BRIAN GOORJIAN was Australia’s best basketball coach before he left to spend a decade in China and has returned better than ever, overseeing the historic bronze medal campaign at the Tokyo Olympics. His interview on sports radio SEN about how he convinced the Boomers to regroup after the disappointment of their semi-final defeat by the USA is too long to repeat here, but it was a psychological masterpiece that is well worth tracking down. It was all about tackling big tasks the Australian way – like the kangaroo, which doesn’t know how to take a step backwards. It was an exhortation all the more powerful because he is American himself. Or once was, eons ago. He is true-blue Oz now and it is incumbent on Basketball Australia to ensure that he doesn’t see the need to ever leave again, for China or anywhere else.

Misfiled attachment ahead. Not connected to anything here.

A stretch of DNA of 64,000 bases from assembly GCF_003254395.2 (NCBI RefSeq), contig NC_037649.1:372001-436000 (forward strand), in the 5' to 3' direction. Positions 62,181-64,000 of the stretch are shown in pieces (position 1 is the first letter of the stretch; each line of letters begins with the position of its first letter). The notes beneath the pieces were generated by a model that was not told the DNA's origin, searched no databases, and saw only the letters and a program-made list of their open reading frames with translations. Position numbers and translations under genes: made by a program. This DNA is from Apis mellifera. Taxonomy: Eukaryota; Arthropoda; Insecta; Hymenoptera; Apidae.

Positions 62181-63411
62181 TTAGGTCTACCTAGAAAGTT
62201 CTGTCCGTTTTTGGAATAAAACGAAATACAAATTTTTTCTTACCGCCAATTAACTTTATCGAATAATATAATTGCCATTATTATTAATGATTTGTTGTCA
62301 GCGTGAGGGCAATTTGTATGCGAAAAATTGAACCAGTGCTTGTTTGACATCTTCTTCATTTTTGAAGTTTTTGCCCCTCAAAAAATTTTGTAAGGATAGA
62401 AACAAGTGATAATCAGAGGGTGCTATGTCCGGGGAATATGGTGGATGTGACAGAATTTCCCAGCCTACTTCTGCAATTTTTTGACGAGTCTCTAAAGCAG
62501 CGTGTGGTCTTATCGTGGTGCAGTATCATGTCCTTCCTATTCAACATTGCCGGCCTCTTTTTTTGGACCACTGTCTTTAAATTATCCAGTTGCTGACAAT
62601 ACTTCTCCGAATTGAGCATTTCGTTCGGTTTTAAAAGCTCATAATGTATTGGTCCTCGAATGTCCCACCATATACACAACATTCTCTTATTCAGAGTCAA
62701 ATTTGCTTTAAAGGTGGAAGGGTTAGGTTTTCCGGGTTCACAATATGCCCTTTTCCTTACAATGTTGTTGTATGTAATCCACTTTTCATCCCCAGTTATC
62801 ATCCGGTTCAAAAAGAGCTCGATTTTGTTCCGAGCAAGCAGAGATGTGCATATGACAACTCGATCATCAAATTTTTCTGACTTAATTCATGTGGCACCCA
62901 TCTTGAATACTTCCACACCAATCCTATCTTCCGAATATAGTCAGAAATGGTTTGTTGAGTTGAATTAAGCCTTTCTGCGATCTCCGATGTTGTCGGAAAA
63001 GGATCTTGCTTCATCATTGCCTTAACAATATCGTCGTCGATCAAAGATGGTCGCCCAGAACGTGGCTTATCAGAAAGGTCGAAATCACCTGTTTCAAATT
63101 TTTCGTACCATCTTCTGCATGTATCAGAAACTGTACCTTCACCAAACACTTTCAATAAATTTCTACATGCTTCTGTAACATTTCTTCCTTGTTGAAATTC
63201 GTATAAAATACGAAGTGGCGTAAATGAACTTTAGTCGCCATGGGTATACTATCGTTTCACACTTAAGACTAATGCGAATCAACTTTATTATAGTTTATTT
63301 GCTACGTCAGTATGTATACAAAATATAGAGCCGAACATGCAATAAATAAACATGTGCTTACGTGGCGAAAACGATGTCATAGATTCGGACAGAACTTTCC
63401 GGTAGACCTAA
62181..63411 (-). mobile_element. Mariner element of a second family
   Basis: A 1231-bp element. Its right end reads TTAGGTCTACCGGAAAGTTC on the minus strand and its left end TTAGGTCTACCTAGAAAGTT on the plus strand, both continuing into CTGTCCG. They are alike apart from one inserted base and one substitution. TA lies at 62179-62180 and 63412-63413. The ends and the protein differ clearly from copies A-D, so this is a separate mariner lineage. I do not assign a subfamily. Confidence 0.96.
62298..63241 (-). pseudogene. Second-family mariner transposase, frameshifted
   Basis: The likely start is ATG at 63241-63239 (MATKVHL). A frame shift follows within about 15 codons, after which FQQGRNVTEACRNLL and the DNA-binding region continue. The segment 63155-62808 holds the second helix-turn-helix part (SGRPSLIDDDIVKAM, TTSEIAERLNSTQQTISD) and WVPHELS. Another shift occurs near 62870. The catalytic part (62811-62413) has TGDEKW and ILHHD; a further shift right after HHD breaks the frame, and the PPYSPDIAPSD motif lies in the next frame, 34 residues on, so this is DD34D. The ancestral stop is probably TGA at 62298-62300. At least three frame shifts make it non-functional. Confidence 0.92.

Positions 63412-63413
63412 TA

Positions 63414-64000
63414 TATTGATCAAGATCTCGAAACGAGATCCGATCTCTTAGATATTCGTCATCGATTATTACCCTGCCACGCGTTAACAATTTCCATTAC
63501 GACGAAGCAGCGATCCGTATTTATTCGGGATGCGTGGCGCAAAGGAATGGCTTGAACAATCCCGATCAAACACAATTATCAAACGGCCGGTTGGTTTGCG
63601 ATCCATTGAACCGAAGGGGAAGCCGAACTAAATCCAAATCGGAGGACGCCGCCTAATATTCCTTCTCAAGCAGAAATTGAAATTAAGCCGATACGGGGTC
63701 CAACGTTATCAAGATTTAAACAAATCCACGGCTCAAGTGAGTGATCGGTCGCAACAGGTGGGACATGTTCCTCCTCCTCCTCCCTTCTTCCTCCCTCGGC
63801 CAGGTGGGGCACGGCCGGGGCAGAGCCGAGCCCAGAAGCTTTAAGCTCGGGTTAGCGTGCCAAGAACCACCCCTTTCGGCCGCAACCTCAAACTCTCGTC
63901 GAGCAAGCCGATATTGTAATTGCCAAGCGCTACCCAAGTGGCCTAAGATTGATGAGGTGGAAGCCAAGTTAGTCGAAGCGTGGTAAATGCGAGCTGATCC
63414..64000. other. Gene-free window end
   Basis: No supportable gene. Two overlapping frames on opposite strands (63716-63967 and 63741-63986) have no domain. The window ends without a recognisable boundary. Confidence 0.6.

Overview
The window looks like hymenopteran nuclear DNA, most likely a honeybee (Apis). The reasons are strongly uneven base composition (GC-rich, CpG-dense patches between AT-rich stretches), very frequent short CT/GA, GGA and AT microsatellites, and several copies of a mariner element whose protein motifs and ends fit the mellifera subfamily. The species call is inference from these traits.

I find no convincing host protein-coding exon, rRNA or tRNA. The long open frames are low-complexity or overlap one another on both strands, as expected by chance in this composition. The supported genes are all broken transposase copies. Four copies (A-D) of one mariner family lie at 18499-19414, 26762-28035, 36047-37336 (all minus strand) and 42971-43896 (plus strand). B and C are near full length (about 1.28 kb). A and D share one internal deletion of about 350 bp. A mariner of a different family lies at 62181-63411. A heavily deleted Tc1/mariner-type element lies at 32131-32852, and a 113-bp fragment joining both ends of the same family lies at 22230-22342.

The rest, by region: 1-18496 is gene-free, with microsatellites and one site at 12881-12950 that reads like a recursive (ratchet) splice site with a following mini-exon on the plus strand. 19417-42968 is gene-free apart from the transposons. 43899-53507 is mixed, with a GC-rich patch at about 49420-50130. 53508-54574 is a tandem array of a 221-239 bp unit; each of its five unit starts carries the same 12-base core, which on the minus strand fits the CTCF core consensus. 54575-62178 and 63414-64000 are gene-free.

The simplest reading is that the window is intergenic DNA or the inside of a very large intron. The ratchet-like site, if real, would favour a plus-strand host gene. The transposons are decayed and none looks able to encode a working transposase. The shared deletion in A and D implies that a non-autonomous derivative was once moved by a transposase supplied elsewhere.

ANGE POSTECOGLOU was, to say the least, received sceptically by Scottish soccer fans when he was appointed manager of Celtic, a dream job for the one-time Melbourne schoolboy. But he has wasted no time proving that he knows what he’s doing with
the team winning five games straight after a stuttering start, and the players expressing their full respect for him. He might have surprised them, but not anybody who has watched his impressive progress up one ladder after another as probably the most influential figure produced by Australian soccer this century, at least.